LUDLOW, Colo. (PAI) – It’s neither unpatriotic nor exaggeration to remember the Ludlow Massacre 100 years ago this week. The tragic, brutal and deadly attack on striking miners and their families shocked, saddened and outraged working people and most Americans.
Writing in The Masses magazine, Max Eastman said, “I put the ravages of that black orgy of April – when a frail, fluttering tent city in the meadow, the dwelling place of 120 women and 273 children, was riddled to shreds without a second’s warning, and then fired by coal-oil torches with the bullets still raining and the victims screaming in their shallow holes of refuge, or crawling away on their bellies through the fields – I put that crime, not upon its perpetrators, who are savage, but upon the gentlemen of noble leisure who hired them to this service.
“Flags of truce were shot out of hands; women running in the sunlight to rescue their children were whipped back with the hail of a machine gun; little girls who plunged into a shed for shelter were followed there with 48-caliber bullets; a gentle Greek, never armed, was captured running to the rescue of those women and children dying in a hole, was captured without resistance, and after five minutes lay dead under a broken rifle, his skull crushed and bullet holes in his back, and the women and children still dying in the hole.”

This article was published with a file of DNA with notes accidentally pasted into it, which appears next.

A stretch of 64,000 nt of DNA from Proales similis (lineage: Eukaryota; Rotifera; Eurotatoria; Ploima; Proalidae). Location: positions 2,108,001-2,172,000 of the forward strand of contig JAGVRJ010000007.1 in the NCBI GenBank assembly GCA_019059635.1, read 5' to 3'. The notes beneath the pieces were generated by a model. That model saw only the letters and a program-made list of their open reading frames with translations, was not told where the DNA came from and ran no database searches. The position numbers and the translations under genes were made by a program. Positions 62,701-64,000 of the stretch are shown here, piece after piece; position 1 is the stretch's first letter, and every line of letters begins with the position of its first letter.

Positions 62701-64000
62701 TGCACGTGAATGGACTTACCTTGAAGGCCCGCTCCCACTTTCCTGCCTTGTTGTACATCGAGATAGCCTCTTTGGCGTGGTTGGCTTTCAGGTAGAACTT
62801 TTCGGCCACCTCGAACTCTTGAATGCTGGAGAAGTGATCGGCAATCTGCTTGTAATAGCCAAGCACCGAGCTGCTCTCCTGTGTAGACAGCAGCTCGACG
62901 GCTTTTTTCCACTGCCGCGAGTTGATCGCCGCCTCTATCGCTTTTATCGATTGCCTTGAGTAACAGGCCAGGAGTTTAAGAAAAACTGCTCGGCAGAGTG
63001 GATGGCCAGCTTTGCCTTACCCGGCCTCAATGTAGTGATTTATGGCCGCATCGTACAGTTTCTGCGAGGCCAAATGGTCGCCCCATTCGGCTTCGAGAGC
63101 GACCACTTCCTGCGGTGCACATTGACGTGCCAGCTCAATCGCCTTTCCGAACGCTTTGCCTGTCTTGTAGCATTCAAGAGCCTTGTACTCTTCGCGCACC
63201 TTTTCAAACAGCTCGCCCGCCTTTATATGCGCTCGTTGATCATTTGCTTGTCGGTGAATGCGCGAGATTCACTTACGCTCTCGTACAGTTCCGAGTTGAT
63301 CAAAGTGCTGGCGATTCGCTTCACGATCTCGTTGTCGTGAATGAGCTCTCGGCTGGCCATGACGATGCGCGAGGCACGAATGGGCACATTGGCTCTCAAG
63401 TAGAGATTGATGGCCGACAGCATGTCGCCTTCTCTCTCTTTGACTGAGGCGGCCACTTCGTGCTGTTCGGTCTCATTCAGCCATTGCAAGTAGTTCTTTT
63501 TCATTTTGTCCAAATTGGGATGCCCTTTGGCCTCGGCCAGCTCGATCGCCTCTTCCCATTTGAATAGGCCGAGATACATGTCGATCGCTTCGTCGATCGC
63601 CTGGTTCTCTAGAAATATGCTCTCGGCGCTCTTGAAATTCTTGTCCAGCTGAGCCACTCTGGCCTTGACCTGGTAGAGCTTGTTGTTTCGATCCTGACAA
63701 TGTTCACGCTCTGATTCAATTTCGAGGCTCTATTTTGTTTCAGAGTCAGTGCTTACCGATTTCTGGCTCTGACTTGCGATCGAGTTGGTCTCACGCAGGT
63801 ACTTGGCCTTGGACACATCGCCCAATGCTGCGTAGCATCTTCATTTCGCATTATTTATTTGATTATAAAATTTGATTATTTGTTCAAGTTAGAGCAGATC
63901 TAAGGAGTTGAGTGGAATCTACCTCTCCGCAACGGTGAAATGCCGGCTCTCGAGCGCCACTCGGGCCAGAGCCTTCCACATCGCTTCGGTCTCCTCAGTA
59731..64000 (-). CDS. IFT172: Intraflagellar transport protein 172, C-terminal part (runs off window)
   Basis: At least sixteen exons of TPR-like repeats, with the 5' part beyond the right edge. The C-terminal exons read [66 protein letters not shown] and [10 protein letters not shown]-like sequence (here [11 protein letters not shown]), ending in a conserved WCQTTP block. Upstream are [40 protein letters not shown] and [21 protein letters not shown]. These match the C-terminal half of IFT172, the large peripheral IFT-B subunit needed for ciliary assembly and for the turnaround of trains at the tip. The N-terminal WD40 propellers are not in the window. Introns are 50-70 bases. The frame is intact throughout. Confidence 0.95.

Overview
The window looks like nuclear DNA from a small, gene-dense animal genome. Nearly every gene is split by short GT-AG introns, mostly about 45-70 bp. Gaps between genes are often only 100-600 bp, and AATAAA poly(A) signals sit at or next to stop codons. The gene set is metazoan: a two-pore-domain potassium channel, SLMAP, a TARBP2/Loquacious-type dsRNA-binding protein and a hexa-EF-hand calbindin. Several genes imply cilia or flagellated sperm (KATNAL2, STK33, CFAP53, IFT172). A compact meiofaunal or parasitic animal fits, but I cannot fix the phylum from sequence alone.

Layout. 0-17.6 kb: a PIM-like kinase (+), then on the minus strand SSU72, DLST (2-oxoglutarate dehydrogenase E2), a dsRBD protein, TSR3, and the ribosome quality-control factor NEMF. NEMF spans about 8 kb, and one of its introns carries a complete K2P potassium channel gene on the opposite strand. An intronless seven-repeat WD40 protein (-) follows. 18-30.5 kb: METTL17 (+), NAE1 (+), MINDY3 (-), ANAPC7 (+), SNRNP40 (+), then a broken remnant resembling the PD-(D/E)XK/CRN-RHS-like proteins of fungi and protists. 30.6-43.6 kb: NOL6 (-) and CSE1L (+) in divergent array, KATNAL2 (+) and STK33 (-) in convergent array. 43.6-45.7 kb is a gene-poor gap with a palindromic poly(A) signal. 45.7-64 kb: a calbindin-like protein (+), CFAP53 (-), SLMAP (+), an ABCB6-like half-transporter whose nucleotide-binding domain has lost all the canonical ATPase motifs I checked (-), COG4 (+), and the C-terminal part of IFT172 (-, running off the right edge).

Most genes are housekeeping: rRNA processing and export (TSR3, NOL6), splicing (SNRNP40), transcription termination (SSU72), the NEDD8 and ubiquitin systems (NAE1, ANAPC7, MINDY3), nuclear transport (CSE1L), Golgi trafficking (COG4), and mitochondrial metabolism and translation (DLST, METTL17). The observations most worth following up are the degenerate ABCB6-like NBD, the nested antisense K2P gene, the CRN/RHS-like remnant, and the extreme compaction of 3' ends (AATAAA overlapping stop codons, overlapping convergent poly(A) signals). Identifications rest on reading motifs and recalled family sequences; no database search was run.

The Ludlow Massacre was an attack by Colorado National Guard soldiers and Colorado Fuel & Iron Company camp guards on a tent colony of more than 1,000 striking coal miners and their families at Ludlow, Colo., on April 20, 1914. Dozens of people, including women and children, were killed. John D. Rockefeller Jr., the chief mine owner, was denounced worldwide for the incident.
Specifically, National Guard troops stationed in the hills above the largest tent colony at Ludlow started firing into miners’ tents, killing some of them. What became a day-long skirmish between company guards and militia on the one side and striking workers on the other was the deadliest single incident in the Southern Colorado Coal Strike, organized by the United Mine Workers (UMW) against coal mine operators.
In an April 22, 1914, article headlined “45 dead, 20 hurt, scores missing in strike war: Women and children roasted in pits of tent colony as flames destroy it,” the New York Times reported on the “14-hour battle which raged with uninterrupted fury yesterday between state troops and striking coal miners in the Ludlow district on the property of the Colorado Fuel and Iron Company, the Rockefeller holdings.”